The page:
Price & Where to Buy

Whilst nowhere a cheap as the binoculars above that I recommend for very young kids, at around $90 / £90, I do eel that these offer excellent value for money and are an ideal first serious level instrument for an older child:


Kowa YF 6x30 Binoculars

These Kowa's are excellent low cost binoculars designed for children, but in my opinion are also great for adults as well!

When I tested and reviewed the bigger brother, the Kowa YF 8x30 binoculars some years back, I was super impressed. In fact they won my award as the best low cost binocular for that year.

Designed for Smaller Hands & Faces
The great news is not only does the 6x30 version costs even less, but it is more lightweight (16.5ozs / 470g) and still has all the same optical features and components:

The mid-size, traditional porro prism shapes makes for a very comfortable end ergonomic shape to hold onto, especially for those with smaller hands. They also have a very large and easy to use focus wheel.

Unlike the others on this page, these are also fully sealed and thus waterproof as well as fogproof as the interior has been filled nitrogen gas.

This more traditional shape also means that the eye-pieces are closer together than the objective lenses, which is ideal for younger ones or anyone who has more close set eyes.

Kowa YF Binoculars

Low 6x Magnification & Very Wide View
As we have already discussed the low 6x power makes it much easier for more unsteady hands to keep the image still, but this also means that you get a much wider view, which in turn makes it far easier for anyone, but especially a child to lock onto whatever they want to view through the instrument.

  • VERY Wide Field of View: 420ft at 1,000 yards (140m @ 1000m)

High "Adult" Quality Optics

All these features above are great, but where the Kowa 6x30 beats just about any other kids binocular is in the quality of their optics. Here you are getting exactly the same optical system as the adults version which includes:

Lens CoatingsFully Multi-Coated Optics
All the others on this page either don't mention the coatings (which means they are nothing special and probably single or none at all) or at best they only have multi-coated (so not all lenses are coated). Being Fully Multi-Coated plays a very important role in ensuring that a bright, high quality image is produced and the difference is clearly visible when you compare them.

External Protective Lens Coatings
Kowa have also added a material to the outer lens surfaces that protects them from dirt and dust and also makes it easier to remove the inevitable fingerprints form the glass. This is important because the easier it is to clean a lens, the far less chance you have of damaging them when doing so. Note coatings like these are only commonly found on mid to high end optics, so to see them here is impressive and a sure sign that Kowa have paid particular attention to designing a very child friendly instrument.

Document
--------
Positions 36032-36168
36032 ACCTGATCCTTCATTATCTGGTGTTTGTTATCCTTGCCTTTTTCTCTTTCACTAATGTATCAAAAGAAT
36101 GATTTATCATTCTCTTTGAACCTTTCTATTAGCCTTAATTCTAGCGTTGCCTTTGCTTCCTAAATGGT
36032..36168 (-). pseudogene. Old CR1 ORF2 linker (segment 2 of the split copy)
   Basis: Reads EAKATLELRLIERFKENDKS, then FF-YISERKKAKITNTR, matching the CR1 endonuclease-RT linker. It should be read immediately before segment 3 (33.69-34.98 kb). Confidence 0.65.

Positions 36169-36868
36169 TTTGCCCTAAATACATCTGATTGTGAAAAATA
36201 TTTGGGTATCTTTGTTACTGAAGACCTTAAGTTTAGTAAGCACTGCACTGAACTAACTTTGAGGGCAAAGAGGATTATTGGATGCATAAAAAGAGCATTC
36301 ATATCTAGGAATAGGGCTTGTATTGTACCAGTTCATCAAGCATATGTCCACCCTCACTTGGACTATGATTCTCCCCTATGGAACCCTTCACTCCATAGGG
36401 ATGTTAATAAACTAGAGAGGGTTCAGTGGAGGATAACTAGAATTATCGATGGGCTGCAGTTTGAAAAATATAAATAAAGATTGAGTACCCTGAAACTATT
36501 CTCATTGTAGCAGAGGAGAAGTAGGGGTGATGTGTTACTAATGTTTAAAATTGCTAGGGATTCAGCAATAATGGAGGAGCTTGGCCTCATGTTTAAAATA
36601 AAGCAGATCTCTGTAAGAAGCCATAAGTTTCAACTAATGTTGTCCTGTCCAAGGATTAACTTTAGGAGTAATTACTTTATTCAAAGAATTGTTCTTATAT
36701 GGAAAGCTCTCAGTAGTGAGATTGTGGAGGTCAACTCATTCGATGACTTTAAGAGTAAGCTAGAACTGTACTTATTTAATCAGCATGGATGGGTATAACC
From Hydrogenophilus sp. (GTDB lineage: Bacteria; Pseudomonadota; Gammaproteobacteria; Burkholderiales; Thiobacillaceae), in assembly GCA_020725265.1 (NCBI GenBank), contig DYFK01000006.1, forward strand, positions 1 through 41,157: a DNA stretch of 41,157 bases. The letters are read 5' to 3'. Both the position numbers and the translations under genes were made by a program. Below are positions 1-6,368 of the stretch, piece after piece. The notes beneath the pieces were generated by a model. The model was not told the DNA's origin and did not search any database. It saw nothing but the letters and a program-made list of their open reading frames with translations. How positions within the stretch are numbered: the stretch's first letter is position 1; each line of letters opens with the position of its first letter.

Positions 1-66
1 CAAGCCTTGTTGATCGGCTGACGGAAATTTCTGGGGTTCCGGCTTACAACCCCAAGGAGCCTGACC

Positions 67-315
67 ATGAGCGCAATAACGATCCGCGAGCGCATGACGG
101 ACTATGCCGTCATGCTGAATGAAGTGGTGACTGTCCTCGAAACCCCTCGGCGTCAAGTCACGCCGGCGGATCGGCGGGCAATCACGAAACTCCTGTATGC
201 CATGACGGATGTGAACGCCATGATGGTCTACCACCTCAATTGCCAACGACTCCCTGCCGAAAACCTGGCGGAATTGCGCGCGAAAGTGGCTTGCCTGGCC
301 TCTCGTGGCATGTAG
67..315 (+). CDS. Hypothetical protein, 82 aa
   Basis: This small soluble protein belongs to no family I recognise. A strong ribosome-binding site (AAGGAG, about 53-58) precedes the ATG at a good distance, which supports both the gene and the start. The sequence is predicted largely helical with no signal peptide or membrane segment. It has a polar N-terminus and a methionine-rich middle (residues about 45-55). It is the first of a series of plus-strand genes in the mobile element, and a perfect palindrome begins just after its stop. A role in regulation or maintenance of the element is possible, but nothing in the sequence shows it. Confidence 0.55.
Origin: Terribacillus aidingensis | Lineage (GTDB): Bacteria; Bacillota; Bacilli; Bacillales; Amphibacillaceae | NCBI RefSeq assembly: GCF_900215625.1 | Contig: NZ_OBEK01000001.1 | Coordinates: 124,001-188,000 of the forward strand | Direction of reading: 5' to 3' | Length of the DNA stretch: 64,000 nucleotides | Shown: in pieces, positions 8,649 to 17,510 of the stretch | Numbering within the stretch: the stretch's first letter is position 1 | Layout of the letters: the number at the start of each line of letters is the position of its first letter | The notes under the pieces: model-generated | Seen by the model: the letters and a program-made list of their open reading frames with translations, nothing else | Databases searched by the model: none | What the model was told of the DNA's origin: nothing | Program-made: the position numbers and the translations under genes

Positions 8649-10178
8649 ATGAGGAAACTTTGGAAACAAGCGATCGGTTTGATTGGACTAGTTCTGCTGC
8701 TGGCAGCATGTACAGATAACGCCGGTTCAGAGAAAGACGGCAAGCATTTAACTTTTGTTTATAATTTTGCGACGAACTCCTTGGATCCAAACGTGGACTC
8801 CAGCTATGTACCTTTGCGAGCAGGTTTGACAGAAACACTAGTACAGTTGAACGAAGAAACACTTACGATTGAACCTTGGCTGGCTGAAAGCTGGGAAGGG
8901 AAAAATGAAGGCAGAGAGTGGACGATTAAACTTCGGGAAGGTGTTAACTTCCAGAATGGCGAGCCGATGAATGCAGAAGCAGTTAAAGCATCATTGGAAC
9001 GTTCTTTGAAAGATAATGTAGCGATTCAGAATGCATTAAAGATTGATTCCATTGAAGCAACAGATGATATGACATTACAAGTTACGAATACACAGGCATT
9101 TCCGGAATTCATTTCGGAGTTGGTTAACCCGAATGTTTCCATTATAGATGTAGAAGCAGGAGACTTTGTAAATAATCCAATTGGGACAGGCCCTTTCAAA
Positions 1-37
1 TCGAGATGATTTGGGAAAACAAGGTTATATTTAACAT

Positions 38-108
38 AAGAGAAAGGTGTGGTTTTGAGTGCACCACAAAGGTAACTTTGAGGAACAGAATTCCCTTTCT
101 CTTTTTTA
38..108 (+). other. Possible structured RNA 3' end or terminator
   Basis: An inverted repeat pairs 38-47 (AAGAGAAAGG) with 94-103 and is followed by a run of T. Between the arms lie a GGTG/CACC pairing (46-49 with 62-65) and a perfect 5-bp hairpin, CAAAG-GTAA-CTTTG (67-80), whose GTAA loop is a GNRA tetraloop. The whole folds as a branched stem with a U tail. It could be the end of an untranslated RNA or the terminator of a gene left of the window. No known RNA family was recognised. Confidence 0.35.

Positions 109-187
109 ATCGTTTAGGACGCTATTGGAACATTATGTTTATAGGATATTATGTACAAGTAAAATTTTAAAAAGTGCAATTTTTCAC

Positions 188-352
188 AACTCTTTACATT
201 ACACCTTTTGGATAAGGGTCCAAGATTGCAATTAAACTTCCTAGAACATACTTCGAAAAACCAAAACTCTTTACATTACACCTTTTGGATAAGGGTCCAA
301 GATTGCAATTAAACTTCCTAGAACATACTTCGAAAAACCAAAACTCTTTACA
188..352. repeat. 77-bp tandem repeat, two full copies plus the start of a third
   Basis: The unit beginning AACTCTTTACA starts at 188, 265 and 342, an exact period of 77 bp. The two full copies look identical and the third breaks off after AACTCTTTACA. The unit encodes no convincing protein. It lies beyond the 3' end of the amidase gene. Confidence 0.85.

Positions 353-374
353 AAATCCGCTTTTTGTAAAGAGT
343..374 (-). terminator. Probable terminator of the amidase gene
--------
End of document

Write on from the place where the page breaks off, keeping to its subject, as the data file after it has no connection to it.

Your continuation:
Kowa YF 6x30 Binoculars

BaK-4 Porro Prisms
Unlike most other child binos, these have porro and not roof prisms. The advantage here is this design of prism does not require expensive mirror coatings or phase correction coatings to achieve the same optical performance level.

As all the roof prism ones below are very inexpensive, you can be sure that none of them use these coatings and so will never achieve the same optical performance as this or any other porro prism instrument.

On top of this the prism on this Kowa is make from high quality BaK-4 glass, which is superior than the BK-7 glass used by almost any other in this category.

Ideal for
Backyard & general birding & wildlife observation. Camping, hiking, holidays (including safaris), outdoor sporting events.

Buy & Compare Prices for these Kowa YF Binoculars

At around $85 / £80, sure they do cost more than the much cheaper, more plastic binoculars below. But in my opinion, for older kids and as long as they can look after them, then the quality of the optics and the resultant much higher quality view you get through these will enhance their enjoyment and make for a much better experience and hopefully a hobby that they can get into for life.

So if you can afford it and you want a "real" quality binocular for your child that is truly as good as an adult version, then these are the way to go:


Other Similar Options:

If you can't find the Kowa, or just want to take a look at a few other similar instruments then these are also worth investigating:

Opticron Savanna WP 6x30 Binoculars

  • Low 6x Magnification
  • BaK-4 Porro Prism Design - Same as the Kowa above
  • Fully multi-coated Optics
  • Close Minimum Eye-cup distance of 50mm - ideal for children 10+ years
  • Waterproof & Fog proof construction
  • Low Weight: 485g
  • Field of View: 420ft @ 1000 yards

Teenagers (13-18 Years)